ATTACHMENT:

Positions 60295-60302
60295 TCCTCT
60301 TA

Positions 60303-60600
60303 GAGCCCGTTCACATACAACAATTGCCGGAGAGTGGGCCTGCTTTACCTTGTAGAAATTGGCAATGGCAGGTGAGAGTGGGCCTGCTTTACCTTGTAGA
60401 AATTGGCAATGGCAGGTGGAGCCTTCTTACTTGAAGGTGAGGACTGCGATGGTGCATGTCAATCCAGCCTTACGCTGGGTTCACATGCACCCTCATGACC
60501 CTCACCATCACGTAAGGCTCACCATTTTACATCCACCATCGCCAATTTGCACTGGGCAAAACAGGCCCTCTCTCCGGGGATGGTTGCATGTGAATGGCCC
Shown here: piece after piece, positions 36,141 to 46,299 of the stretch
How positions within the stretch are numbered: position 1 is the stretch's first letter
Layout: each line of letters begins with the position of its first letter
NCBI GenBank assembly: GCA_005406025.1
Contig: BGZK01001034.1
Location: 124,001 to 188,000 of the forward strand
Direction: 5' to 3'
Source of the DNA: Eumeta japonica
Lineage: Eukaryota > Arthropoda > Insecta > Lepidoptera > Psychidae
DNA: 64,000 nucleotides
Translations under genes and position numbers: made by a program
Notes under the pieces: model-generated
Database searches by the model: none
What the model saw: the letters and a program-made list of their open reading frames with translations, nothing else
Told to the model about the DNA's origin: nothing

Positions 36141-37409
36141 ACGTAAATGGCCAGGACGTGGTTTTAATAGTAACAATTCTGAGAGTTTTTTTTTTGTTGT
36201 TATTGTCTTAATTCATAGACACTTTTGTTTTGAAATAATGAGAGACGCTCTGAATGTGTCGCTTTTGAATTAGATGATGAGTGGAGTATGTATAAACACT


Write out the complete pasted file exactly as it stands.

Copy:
Positions 60295-60302
60295 TCCTCT
60301 TA

Positions 60303-60600
60303 GAGCCCGTTCACATACAACAATTGCCGGAGAGTGGGCCTGCTTTACCTTGTAGAAATTGGCAATGGCAGGTGAGAGTGGGCCTGCTTTACCTTGTAGA
60401 AATTGGCAATGGCAGGTGGAGCCTTCTTACTTGAAGGTGAGGACTGCGATGGTGCATGTCAATCCAGCCTTACGCTGGGTTCACATGCACCCTCATGACC
60501 CTCACCATCACGTAAGGCTCACCATTTTACATCCACCATCGCCAATTTGCACTGGGCAAAACAGGCCCTCTCTCCGGGGATGGTTGCATGTGAATGGCCC
Shown here: piece after piece, positions 36,141 to 46,299 of the stretch
How positions within the stretch are numbered: position 1 is the stretch's first letter
Layout: each line of letters begins with the position of its first letter
NCBI GenBank assembly: GCA_005406025.1
Contig: BGZK01001034.1
Location: 124,001 to 188,000 of the forward strand
Direction: 5' to 3'
Source of the DNA: Eumeta japonica
Lineage: Eukaryota > Arthropoda > Insecta > Lepidoptera > Psychidae
DNA: 64,000 nucleotides
Translations under genes and position numbers: made by a program
Notes under the pieces: model-generated
Database searches by the model: none
What the model saw: the letters and a program-made list of their open reading frames with translations, nothing else
Told to the model about the DNA's origin: nothing

Positions 36141-37409
36141 ACGTAAATGGCCAGGACGTGGTTTTAATAGTAACAATTCTGAGAGTTTTTTTTTTGTTGT
36201 TATTGTCTTAATTCATAGACACTTTTGTTTTGAAATAATGAGAGACGCTCTGAATGTGTCGCTTTTGAATTAGATGATGAGTGGAGTATGTATAAACACT